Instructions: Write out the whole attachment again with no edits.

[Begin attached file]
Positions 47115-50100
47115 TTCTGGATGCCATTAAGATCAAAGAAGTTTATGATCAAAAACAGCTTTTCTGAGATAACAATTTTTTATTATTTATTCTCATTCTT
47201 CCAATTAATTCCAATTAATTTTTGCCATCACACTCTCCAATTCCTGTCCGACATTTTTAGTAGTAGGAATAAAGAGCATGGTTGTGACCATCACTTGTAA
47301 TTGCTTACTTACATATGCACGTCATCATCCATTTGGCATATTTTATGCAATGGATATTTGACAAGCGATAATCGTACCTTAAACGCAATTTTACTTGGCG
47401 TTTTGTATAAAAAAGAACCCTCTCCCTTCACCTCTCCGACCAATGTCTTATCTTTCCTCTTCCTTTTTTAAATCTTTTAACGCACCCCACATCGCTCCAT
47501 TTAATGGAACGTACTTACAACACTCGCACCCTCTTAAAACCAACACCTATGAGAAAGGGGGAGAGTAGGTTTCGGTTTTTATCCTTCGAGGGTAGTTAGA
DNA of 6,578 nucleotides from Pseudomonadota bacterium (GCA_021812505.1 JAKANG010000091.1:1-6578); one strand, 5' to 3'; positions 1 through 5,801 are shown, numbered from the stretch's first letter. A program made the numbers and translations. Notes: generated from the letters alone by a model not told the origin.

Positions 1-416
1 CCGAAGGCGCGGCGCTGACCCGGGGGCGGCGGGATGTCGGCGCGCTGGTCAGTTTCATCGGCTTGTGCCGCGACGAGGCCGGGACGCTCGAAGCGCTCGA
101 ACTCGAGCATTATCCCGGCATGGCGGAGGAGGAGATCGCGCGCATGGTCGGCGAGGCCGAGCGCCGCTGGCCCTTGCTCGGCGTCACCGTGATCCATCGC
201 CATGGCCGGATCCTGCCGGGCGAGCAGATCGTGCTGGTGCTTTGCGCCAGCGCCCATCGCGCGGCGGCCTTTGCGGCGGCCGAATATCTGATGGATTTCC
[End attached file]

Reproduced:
Positions 47115-50100
47115 TTCTGGATGCCATTAAGATCAAAGAAGTTTATGATCAAAAACAGCTTTTCTGAGATAACAATTTTTTATTATTTATTCTCATTCTT
47201 CCAATTAATTCCAATTAATTTTTGCCATCACACTCTCCAATTCCTGTCCGACATTTTTAGTAGTAGGAATAAAGAGCATGGTTGTGACCATCACTTGTAA
47301 TTGCTTACTTACATATGCACGTCATCATCCATTTGGCATATTTTATGCAATGGATATTTGACAAGCGATAATCGTACCTTAAACGCAATTTTACTTGGCG
47401 TTTTGTATAAAAAAGAACCCTCTCCCTTCACCTCTCCGACCAATGTCTTATCTTTCCTCTTCCTTTTTTAAATCTTTTAACGCACCCCACATCGCTCCAT
47501 TTAATGGAACGTACTTACAACACTCGCACCCTCTTAAAACCAACACCTATGAGAAAGGGGGAGAGTAGGTTTCGGTTTTTATCCTTCGAGGGTAGTTAGA
DNA of 6,578 nucleotides from Pseudomonadota bacterium (GCA_021812505.1 JAKANG010000091.1:1-6578); one strand, 5' to 3'; positions 1 through 5,801 are shown, numbered from the stretch's first letter. A program made the numbers and translations. Notes: generated from the letters alone by a model not told the origin.

Positions 1-416
1 CCGAAGGCGCGGCGCTGACCCGGGGGCGGCGGGATGTCGGCGCGCTGGTCAGTTTCATCGGCTTGTGCCGCGACGAGGCCGGGACGCTCGAAGCGCTCGA
101 ACTCGAGCATTATCCCGGCATGGCGGAGGAGGAGATCGCGCGCATGGTCGGCGAGGCCGAGCGCCGCTGGCCCTTGCTCGGCGTCACCGTGATCCATCGC
201 CATGGCCGGATCCTGCCGGGCGAGCAGATCGTGCTGGTGCTTTGCGCCAGCGCCCATCGCGCGGCGGCCTTTGCGGCGGCCGAATATCTGATGGATTTCC